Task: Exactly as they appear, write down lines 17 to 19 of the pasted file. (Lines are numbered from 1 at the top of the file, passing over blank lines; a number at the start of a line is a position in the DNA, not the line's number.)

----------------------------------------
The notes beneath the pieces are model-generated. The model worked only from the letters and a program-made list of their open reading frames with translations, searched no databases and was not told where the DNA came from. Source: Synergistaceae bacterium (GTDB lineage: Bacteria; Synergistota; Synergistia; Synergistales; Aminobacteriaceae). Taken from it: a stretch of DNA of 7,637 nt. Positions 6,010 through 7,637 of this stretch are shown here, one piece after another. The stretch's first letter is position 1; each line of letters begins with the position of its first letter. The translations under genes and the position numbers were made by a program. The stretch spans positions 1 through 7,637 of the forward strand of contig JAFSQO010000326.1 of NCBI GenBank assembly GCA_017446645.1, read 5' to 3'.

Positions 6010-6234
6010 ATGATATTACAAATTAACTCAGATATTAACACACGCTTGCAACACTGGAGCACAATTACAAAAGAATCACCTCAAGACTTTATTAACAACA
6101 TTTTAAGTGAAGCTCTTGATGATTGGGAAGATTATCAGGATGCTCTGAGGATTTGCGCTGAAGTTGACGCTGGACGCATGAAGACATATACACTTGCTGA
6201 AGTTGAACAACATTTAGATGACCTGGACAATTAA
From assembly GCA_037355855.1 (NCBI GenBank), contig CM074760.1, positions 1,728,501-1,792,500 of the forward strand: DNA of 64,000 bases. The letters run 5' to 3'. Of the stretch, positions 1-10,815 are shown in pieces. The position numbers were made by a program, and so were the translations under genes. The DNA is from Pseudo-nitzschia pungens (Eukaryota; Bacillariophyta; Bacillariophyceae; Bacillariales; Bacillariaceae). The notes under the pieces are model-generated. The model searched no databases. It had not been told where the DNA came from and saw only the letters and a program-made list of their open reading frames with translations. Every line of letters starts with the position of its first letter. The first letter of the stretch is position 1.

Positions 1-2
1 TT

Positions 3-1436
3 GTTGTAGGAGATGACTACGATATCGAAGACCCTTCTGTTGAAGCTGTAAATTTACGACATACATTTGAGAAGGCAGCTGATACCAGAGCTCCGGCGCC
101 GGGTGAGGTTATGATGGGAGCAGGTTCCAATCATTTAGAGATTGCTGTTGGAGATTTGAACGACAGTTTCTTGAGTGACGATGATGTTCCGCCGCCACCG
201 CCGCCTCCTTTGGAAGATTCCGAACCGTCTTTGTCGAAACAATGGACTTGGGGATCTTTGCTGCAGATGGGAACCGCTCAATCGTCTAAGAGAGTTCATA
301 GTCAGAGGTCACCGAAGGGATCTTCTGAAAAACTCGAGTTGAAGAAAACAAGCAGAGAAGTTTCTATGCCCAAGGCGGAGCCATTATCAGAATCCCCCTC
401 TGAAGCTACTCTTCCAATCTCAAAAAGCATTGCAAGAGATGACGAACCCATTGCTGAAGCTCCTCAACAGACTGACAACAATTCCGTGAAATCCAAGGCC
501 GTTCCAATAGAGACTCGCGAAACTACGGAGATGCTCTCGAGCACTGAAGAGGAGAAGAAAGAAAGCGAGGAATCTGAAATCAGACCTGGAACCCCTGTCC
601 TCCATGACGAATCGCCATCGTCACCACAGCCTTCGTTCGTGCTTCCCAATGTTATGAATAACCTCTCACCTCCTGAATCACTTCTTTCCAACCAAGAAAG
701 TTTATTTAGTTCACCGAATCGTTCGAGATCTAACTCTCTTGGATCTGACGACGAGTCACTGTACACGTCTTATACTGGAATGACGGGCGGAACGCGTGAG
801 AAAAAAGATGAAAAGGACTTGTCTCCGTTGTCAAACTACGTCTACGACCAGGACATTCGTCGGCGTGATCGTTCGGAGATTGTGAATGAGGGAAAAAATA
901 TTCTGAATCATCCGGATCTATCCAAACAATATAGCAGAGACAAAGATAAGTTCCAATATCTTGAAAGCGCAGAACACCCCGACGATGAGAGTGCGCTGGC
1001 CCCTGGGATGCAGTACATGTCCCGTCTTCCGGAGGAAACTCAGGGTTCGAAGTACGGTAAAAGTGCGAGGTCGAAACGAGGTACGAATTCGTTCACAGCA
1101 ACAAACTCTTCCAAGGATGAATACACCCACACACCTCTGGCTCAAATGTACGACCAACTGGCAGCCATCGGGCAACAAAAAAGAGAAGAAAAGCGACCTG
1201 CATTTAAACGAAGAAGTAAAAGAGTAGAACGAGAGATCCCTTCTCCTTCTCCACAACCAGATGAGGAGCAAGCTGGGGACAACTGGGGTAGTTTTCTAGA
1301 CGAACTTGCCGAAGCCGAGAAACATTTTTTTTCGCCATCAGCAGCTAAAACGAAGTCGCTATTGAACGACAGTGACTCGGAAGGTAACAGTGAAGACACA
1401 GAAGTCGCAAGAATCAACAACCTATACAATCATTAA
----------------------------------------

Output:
701 TTTATTTAGTTCACCGAATCGTTCGAGATCTAACTCTCTTGGATCTGACGACGAGTCACTGTACACGTCTTATACTGGAATGACGGGCGGAACGCGTGAG
801 AAAAAAGATGAAAAGGACTTGTCTCCGTTGTCAAACTACGTCTACGACCAGGACATTCGTCGGCGTGATCGTTCGGAGATTGTGAATGAGGGAAAAAATA
901 TTCTGAATCATCCGGATCTATCCAAACAATATAGCAGAGACAAAGATAAGTTCCAATATCTTGAAAGCGCAGAACACCCCGACGATGAGAGTGCGCTGGC